Bad Vermilion Lake was good for us

The ice cover of Bad Vermilion Lake is commencing its booming and banging like war cannons now as it thickens in the coldest weather. And my father would have his dog harness ready with a smile because Deed Lake had become a wonderful friend and vital to our needs.
Tony Vandetti is still renowned here as the cement finisher who put a fine floor in our Memorial Arena, trowelling it for 53 hours almost non-stop to make it ready for the Allan Cup the following spring.
But during the hard times 20 years earlier, he had moved us to Mine Centre and an abandoned, one-room log cabin next to his favourite lake (I doubt whether his attraction there was connected with the general belief that Bad Vermilion was volcanic in origin. Tony’s people also knew the volcanic country of the Italian south).
I never met another Italian who kept and trained a sled dog team. Tony’s previous experience with animals may have come from sheep dogs—his grandad’s animals he knew after his own dad died near Vesudio.
Strangely enough, when I bought our riverside farm, my first livestock was a flock of sheep (sheep are almost unknown in this valley today).
Anyway, long after arriving here and marrying an eastern Ontario lady in Alberta, he eventually met a gold miner, Angelo Paccito, here and moved to Mine Centre for my next three years.
Bad Vermilion stretched westward for three miles from our adopted cabin to the Paccito mine—a twice daily trudge for dad year-round. The lake offered a more direct route to work for his dog team after it froze over.
That lake also gave us a convenient water supply when our well went dry in winters. Our dogs could haul a small barrelful up the steep hill to the cabin (it was located where Harold Dennis erected his store/gas station after the highway was built east to Atikokan).
There are newcomers fond of old Bad Vermilion nowadays, but we could not have survived very well without it! It was also our main recreation centre with its great park and beach in summers and skating in the winter.
The lake was ruined one summer by a carpet of tent caterpillars, but it was my dad’s darling. He never even got bitter when it lived up to the “Bad” part of its name by taking Angelo’s life.
Paccito was hauling firewood there one winter after we had moved back to town when his horses (or truck?) broke through the ice.
It’s said the Irish are “fey,” or superstitious, but our old Italians had made a pact when they parted that each would some how send the other a farewell notice.
When a picture fell off the wall at my dad’s home, Tony said immediately that Angelo had gone. We learned the next day about the drowning.
Their story might have gone into a poem by Robert Service, the Bard of the Yukon. Angelo came here from the Porcupine (Sudbury) gold field. He admired the way my dad, who had lots of construction experience, could sink a drill with a sledge hammer. They had met one day at Andy Fontana’s shop by the bank here.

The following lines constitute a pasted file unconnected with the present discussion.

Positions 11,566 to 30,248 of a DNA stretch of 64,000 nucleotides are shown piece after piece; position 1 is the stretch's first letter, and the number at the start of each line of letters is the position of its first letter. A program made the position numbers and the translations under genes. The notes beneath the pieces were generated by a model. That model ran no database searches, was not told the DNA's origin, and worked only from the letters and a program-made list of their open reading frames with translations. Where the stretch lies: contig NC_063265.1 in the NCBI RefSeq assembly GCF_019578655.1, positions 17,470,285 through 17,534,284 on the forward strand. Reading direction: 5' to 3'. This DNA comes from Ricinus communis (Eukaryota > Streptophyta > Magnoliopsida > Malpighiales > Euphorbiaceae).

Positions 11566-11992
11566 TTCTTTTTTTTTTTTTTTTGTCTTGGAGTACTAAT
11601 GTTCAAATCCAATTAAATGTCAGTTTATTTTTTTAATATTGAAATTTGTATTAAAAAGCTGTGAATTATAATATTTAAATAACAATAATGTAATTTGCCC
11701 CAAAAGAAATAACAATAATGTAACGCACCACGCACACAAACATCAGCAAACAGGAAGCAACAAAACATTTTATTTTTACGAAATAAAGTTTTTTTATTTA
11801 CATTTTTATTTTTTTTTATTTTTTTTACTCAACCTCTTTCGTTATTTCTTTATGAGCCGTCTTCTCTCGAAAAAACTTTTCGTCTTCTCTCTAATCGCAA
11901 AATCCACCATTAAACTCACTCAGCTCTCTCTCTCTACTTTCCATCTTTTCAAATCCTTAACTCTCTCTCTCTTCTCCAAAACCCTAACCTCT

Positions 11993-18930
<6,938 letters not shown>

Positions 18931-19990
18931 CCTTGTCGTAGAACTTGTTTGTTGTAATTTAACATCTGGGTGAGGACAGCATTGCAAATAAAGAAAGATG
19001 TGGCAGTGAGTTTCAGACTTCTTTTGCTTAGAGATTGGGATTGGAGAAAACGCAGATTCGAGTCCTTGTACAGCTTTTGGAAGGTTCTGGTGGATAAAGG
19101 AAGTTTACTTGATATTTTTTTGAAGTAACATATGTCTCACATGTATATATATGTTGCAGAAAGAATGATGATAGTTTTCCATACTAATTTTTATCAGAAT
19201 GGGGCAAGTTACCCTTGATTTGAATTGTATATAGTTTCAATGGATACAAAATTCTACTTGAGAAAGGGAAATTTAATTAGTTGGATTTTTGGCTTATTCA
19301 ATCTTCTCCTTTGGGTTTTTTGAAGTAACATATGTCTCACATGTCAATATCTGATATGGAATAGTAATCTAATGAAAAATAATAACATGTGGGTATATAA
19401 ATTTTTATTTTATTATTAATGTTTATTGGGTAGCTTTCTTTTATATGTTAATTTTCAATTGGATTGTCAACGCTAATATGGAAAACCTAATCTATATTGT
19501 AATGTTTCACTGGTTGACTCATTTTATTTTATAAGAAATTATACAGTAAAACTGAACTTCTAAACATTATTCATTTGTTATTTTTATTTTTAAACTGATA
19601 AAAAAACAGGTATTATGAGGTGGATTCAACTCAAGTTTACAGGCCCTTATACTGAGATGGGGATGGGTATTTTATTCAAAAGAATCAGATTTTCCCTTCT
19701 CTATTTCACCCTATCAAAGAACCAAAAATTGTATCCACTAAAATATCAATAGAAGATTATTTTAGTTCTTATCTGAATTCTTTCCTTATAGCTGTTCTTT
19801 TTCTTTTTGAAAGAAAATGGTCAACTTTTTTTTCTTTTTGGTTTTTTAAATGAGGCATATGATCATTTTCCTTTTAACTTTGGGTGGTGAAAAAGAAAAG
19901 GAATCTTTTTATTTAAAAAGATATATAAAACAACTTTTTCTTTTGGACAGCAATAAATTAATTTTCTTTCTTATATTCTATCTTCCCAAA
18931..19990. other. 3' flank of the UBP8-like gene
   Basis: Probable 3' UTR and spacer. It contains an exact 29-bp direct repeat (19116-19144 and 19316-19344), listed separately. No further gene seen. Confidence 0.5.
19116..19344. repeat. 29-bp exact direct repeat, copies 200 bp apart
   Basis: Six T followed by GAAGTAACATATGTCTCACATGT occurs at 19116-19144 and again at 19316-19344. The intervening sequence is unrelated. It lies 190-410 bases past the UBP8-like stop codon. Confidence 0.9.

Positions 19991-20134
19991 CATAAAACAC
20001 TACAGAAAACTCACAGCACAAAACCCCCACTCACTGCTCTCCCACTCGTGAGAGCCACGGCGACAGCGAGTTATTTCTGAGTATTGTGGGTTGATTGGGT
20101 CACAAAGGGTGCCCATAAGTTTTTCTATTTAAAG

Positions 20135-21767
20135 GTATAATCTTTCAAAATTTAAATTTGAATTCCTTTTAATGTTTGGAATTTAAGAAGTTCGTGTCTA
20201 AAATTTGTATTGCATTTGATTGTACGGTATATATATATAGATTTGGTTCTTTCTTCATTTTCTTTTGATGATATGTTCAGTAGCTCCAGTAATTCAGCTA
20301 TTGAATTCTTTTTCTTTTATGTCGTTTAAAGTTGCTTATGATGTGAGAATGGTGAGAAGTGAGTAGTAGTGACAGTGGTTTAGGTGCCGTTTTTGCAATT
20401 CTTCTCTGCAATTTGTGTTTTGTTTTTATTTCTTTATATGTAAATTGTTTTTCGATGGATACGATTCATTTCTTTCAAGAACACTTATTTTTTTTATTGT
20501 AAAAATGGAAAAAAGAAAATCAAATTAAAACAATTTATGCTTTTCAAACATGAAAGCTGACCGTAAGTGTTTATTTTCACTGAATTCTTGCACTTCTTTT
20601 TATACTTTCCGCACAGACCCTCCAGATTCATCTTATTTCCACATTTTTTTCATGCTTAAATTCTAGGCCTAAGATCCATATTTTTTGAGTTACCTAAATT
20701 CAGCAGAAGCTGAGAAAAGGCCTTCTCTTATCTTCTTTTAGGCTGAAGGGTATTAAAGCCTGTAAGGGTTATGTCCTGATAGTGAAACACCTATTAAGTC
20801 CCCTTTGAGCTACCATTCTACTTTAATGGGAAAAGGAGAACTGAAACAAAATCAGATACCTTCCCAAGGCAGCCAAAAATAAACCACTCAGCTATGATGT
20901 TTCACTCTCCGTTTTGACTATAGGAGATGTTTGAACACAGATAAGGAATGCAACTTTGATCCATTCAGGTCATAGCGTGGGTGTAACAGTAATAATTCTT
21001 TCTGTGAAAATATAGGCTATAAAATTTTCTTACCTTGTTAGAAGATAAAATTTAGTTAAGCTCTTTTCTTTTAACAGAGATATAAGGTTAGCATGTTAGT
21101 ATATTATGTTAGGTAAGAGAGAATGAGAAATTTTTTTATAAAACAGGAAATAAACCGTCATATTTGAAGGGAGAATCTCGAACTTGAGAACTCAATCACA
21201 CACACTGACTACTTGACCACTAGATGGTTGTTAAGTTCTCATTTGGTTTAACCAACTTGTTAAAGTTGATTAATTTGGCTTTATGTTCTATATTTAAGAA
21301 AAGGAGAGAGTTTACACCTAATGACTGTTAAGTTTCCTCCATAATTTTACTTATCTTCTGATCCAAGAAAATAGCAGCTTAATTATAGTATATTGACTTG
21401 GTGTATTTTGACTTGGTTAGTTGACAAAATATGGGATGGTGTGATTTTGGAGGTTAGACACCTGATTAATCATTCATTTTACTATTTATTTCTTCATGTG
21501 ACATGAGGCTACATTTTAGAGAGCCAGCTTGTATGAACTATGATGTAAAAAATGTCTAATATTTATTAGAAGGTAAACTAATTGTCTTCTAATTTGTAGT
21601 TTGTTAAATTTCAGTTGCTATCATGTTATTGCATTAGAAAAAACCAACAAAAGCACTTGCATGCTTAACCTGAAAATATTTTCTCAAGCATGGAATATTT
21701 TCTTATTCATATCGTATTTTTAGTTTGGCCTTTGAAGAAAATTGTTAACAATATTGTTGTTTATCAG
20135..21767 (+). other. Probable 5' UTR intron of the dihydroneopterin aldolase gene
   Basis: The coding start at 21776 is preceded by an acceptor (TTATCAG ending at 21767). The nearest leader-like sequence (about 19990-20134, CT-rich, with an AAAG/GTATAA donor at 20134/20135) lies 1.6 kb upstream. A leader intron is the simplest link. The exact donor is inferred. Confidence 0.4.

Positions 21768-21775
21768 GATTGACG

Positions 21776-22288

My dad was impatient for the ’30s to end so he could find another job and he would not accept relief (welfare) cheques from the town. So Mine Centre sounded good to him and others also, and Bad Vermilion Lake was his bonus—or the better part of the deal.
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Rose Bell, who spends winters in town but summers on that lake, says her family, like ours, could not have lived without Bad Vermilion, either. Her husband, Harry Bell Sr., was district mining recorder.
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Thanks for that Christmas record, Fran Marie Murray. Your “Amazing Grace” and other singing brightened our New Year when I got Dave Green to spin the tiny disk in his store!
Fran and husband, Jack, now live in Melfort, Sask. Fran came from Nova Scotia to steal our last chief of town police.
• • •
On entering Green’s, I met Urban Bowman and wife, Cindy, who have moved out to Burriss. Urban once coached the Winnipeg Blue Bombers.
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John Stevens manages that core plant on Fifth Street West, which began here quite recently as only one of six in all Canada. The cores it produces form the centre of our rolls of newsprint.
There are 10 similar plants in all Europe now. Our plant owner is Alzac Canada Inc.
• • •
Arend Visser is enthused about Air Cadets for this area, with 40 youths—aged 12 to 19—already registered. He claims they are the most popular government-sponsored movement in Canada!
• • •
Albert Mattson is a former dynamite worker who can describe blasting around Atikokan about the same time I also worked there, although we never met before.
Dynamiters opened a tunnel to drain Marmion Lake before iron mining could get started for the Second World War.
• • •
Bill Hagarty from Rainy River owns about 20 airplanes, I was told, then I learned they were models!

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